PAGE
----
TEACH ME TONIGHT
“You can get up to the altar and get cold feet, but you can’t expect your bride to be happy about it. The Republican party is in a freefall,” New Castle County Executive Chris Coons remarked about top Republican candidate Alan Levin’s shocking announcement that he would not run for governor. We should mention that Alan, one of two research auctioneers for the Leukemia & Lymphoma Society gala, appeared there with one impaired knee resting on what looked like a short stepladder. “He tripped over a dog gate,” a guest told Gabby. Cold feet will do that to ya.
We encountered Chris at DuPont Country Club for Jazz in January, a dinner dance that benefited the programs of Connecting Generations and honored U.S. Senator Tom Carper. Connecting Generations is focused on in-school mentoring, a pet cause of Carper’s when he was governor. According to chair Jane Maroney, “This is the 10th year of mentoring under Tom Carper’s leadership. In that 10 years, things changed. Businesses felt they couldn’t give their employees time off. Schools became obsessed with No Child Left Behind. This is a re-invigoration.”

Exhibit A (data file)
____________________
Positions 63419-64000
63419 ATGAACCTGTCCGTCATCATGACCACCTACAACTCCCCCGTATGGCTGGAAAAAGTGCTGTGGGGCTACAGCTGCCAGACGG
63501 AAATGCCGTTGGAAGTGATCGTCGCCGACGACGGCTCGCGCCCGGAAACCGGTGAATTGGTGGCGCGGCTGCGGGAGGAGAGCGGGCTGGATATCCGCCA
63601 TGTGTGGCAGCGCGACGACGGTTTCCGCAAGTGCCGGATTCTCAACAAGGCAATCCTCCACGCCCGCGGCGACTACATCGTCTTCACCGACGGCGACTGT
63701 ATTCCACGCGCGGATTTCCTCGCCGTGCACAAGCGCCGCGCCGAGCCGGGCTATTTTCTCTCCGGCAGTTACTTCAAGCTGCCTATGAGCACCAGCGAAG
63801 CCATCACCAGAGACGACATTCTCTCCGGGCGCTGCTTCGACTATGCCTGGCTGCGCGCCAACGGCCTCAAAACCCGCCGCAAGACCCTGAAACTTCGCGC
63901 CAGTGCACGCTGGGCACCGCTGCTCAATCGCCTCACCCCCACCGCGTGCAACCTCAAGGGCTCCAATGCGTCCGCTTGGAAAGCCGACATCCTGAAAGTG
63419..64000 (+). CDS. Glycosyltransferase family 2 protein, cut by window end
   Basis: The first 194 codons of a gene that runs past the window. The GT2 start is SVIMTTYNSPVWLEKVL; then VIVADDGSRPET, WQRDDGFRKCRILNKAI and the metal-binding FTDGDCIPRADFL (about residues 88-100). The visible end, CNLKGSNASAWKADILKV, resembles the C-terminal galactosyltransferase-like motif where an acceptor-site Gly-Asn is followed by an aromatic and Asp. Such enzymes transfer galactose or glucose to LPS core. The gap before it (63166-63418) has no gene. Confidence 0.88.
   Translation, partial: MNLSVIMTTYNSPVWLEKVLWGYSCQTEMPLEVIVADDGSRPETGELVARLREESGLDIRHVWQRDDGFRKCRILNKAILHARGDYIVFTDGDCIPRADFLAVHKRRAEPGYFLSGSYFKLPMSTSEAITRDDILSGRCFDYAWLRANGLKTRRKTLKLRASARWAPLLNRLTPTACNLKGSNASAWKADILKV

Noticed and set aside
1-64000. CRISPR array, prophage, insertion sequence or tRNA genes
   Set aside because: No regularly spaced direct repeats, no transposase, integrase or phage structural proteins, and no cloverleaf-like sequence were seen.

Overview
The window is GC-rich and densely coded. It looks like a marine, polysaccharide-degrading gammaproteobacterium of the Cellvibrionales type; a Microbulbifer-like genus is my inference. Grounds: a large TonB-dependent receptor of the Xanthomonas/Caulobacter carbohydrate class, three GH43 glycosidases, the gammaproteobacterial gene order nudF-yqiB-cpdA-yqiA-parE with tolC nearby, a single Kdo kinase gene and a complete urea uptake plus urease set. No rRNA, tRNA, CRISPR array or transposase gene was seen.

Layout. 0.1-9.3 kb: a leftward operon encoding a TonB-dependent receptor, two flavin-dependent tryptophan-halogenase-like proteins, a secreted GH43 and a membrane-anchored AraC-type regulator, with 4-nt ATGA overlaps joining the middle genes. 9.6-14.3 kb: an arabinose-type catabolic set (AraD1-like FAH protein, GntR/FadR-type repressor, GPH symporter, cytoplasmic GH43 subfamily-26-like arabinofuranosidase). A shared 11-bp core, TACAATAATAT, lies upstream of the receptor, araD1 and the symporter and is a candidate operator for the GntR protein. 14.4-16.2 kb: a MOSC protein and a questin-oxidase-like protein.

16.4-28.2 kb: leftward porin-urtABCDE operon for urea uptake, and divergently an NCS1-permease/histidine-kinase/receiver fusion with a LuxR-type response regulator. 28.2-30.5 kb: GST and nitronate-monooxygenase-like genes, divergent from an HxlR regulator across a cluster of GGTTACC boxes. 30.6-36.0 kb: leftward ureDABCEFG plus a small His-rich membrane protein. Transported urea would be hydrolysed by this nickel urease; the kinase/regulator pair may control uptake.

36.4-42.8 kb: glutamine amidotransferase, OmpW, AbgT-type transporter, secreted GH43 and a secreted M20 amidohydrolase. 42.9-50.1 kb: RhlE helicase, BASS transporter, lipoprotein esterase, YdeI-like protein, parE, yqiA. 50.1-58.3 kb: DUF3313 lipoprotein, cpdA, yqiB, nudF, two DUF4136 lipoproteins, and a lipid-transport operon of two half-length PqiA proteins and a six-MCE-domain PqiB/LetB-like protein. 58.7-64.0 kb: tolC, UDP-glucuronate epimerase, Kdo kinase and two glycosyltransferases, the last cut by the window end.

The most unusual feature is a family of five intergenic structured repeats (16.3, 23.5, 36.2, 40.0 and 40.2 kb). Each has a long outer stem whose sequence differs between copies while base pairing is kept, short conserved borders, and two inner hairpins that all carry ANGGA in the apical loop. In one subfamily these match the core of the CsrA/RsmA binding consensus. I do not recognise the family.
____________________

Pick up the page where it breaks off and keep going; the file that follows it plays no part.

We had to ask: What role model-mentor influenced your life? Carper picked former governor Russell Peterson, who received the first Connecting Generations award in 1999 and was there for Jazz in January. UD prez Patrick Harker, the night’s honorary chair, said coaches were his mentors. Every success story has a mentor behind them, he noted. “And we support this program because it makes kids better by the time they get to us.” Ta-ta, ’til next time.